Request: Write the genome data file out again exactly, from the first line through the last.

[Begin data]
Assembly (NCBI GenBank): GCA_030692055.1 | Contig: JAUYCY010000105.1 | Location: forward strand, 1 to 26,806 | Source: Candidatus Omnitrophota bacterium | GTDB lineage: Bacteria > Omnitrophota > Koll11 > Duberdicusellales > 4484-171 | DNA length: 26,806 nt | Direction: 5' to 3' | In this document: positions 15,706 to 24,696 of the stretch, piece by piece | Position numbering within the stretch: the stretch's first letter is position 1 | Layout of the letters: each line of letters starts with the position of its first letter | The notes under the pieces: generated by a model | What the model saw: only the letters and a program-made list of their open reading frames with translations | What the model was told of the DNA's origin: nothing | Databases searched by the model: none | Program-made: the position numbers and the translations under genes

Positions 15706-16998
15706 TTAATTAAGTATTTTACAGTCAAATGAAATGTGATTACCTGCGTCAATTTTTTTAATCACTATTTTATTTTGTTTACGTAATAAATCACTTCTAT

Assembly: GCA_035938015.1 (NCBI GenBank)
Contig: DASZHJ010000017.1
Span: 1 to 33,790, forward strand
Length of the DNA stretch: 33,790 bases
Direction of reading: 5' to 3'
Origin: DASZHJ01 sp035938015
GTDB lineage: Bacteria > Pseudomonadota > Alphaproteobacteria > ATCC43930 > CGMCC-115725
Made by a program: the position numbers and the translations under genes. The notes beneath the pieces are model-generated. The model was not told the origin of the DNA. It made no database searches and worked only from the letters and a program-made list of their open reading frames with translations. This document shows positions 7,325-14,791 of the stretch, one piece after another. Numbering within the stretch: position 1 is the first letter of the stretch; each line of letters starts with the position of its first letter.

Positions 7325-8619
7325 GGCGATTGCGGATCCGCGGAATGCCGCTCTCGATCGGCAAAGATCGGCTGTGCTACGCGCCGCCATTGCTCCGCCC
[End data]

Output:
Assembly (NCBI GenBank): GCA_030692055.1 | Contig: JAUYCY010000105.1 | Location: forward strand, 1 to 26,806 | Source: Candidatus Omnitrophota bacterium | GTDB lineage: Bacteria > Omnitrophota > Koll11 > Duberdicusellales > 4484-171 | DNA length: 26,806 nt | Direction: 5' to 3' | In this document: positions 15,706 to 24,696 of the stretch, piece by piece | Position numbering within the stretch: the stretch's first letter is position 1 | Layout of the letters: each line of letters starts with the position of its first letter | The notes under the pieces: generated by a model | What the model saw: only the letters and a program-made list of their open reading frames with translations | What the model was told of the DNA's origin: nothing | Databases searched by the model: none | Program-made: the position numbers and the translations under genes

Positions 15706-16998
15706 TTAATTAAGTATTTTACAGTCAAATGAAATGTGATTACCTGCGTCAATTTTTTTAATCACTATTTTATTTTGTTTACGTAATAAATCACTTCTAT

Assembly: GCA_035938015.1 (NCBI GenBank)
Contig: DASZHJ010000017.1
Span: 1 to 33,790, forward strand
Length of the DNA stretch: 33,790 bases
Direction of reading: 5' to 3'
Origin: DASZHJ01 sp035938015
GTDB lineage: Bacteria > Pseudomonadota > Alphaproteobacteria > ATCC43930 > CGMCC-115725
Made by a program: the position numbers and the translations under genes. The notes beneath the pieces are model-generated. The model was not told the origin of the DNA. It made no database searches and worked only from the letters and a program-made list of their open reading frames with translations. This document shows positions 7,325-14,791 of the stretch, one piece after another. Numbering within the stretch: position 1 is the first letter of the stretch; each line of letters starts with the position of its first letter.

Positions 7325-8619
7325 GGCGATTGCGGATCCGCGGAATGCCGCTCTCGATCGGCAAAGATCGGCTGTGCTACGCGCCGCCATTGCTCCGCCC